• This message is only for people who are experiencing X, Y, or even Z

  • If you have ever X’d, Y’d, or Z’d, this is what you’re looking for!

  • For busy professionals who are sick of never having time to eat with their families



  1. Shout: The opposite of a Dog Whistle, a shout directly names the reader by their most obvious and glaring qualifying attribute. Since the consumers we are trying to reach are bombarded by hundreds of advertisements a day, sometimes we find ourselves in situations where it’s best to put aside subtlety and shout directly at them to get their attention in the crowd.  

    • Hey, HOMEOWNER in Southern California!! 

    • BUSY BUSINESS PROFESSIONALS in Miami looking to build their network faster?

    • Tucsonans who need dental work!!


  1. Open Letter: The Open Letter is a traditional trigger used since the early days of print advertising. An open letter assumes the sale. It comes with confidence, instead of asking someone to consider their offer, but to step right up and “take a number” so they can get you up to speed.

    • An Open Letter to Business Coaches in Fairfax

    • An Open Letter to All Mothers of newborns

    • An Open Letter to Owners of “Senior Dogs” over the age of 8


  1. Notice: A Notice masks itself as an industry campaign meant for all potentially affected consumers. Many people will not consider the source when they encounter a Notice that speaks a language that is relevant to them and will take the message as news.

    • Notice for SoCal HOMEOWNERS: You are paying way too much for…

    • Important Announcement for Amazon Prime Users!

    • Critical Memo for Ford Drives Only!

 


  1. New: Something can only be new once, and the “new” appeal drives curiosity to find out before everyone else. People are looking for a better mousetrap, and for a brief moment, your something new might be exactly that - making it a timeless and universal appeal. New allows a product to be both unproven and flawless as it is yet to be proven otherwise. The opposite of social Proof.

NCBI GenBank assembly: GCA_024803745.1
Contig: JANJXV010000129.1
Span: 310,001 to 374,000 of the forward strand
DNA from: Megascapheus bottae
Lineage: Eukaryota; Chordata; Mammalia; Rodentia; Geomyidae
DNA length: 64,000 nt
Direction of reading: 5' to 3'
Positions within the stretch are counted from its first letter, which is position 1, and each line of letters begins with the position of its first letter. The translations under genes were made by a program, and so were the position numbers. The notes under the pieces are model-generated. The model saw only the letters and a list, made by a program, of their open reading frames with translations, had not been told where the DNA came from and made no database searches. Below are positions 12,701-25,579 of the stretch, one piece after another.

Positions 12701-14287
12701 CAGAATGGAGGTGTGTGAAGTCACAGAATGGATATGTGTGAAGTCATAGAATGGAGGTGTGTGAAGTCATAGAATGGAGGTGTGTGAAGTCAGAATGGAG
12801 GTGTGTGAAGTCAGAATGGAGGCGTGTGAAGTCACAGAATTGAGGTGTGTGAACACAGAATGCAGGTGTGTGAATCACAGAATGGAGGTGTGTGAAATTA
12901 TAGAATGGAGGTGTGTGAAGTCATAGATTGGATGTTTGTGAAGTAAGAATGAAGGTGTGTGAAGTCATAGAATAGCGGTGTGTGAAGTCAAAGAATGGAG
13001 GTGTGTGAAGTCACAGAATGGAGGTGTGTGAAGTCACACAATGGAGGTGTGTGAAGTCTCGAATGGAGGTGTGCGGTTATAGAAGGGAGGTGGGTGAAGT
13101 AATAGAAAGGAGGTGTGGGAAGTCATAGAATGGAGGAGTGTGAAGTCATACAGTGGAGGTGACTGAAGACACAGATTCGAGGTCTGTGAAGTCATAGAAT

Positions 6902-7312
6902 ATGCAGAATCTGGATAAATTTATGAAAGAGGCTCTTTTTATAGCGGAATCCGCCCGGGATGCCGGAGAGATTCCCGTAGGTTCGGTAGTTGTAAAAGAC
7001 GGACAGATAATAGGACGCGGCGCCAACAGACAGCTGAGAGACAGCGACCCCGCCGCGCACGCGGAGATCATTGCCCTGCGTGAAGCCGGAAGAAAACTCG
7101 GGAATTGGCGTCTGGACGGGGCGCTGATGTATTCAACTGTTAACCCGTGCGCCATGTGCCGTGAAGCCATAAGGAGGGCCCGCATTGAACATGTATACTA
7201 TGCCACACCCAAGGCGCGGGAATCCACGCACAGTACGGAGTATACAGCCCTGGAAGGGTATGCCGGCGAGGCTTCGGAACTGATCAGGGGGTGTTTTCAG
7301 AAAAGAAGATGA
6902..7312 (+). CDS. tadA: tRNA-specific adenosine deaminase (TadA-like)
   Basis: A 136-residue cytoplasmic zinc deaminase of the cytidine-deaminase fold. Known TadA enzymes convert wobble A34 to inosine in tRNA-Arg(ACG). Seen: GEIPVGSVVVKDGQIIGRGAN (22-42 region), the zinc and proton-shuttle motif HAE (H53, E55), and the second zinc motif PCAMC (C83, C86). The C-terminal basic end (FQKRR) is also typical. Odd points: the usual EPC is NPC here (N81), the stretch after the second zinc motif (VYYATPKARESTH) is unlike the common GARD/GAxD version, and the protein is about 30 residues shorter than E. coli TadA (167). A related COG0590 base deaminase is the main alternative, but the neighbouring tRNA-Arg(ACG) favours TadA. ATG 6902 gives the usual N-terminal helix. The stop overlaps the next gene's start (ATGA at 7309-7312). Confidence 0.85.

1. Classic:

    • New Tax Software For Small Businesses

    • Try This New Impossible Burger

    • The New Way To Buy A Car in Raleigh


  1. Back By Popular Demand: Relaunching your offer because people couldn’t live without it is proof to your audience it works. 

    • Get the Classic edition!

    • We’ve Brought Back The Original!

    • Back By Popular Demand: Szechuan Sauce!


  1. New & Improved!:

    • New Barbasol Shave Cream: Thicker Lather and Better Skin Conditioning

    • New & Improved Gorilla Glue Formula

    • You spoke, we listened! Get the enhanced 2nd Edition of Cards Against Humanity



  1. Bandwagon: “If everyone else is jumping off a bridge,” would you do it too? Statistically speaking, it's likely. For many people, the influence of their peers is persuasively important and if others were jumping off a proverbial bridge they absolutely will too, even if the reason didn’t make a whole lot of sense - it’s human nature. You can’t underestimate the power of otherwise unresponsive individuals to jump onto a bandwagon with others they know, like, or respect are already doing it too.

    • All the best copywriters are using these 10 angles

    • The fastest growing entrepreneurs in Los Angeles are XYZ

    • The best moms in in Flagstaff are taking their children to XYZ


  1. Authority:

    • Phoenix voted and it’s official: we serve the best burgers in the area!

    • Siskel & Ebert agree: Home Alone is the perfect Christmas family film.

    • Over 10 Million Users Can’t Be Wrong!



  1. Established: Audiences equate being around for a long time with being good at what you do. Otherwise how would we still be doing it? 

    • Was your father a FORD MAN, too?

    • Ask Your Neighbors About The AARP

    • We have over 200 years of experience...


  1. Trending: Online or off, a product, service, or  that is quickly rising in popularity can be considered trending 

    • More people than ever are XYZ and here’s why

    • There has been a rise in XYZ

    • XYZ activity has doubled since January

 

  1. Embarrassment/Pain: Social stigma is a powerful force that influences your buyer relating to your product or service, however benign or direct that may be.

    • Get rid of embarrassing XYZ issues

    • Keep from being the guy that doesn’t have XYZ at your next meeting

    • Don’t be embarrassed by your website ever again



  1. Better Mousetrap: Your buyers are always on the lookout for a “better mousetrap.” Even if they’ve seen what you do a thousand times, the right “Better Mousetrap” appeal will persuade at least a percentage of qualified prospects in your audience to try your alternate solution - which in some cases is all we need.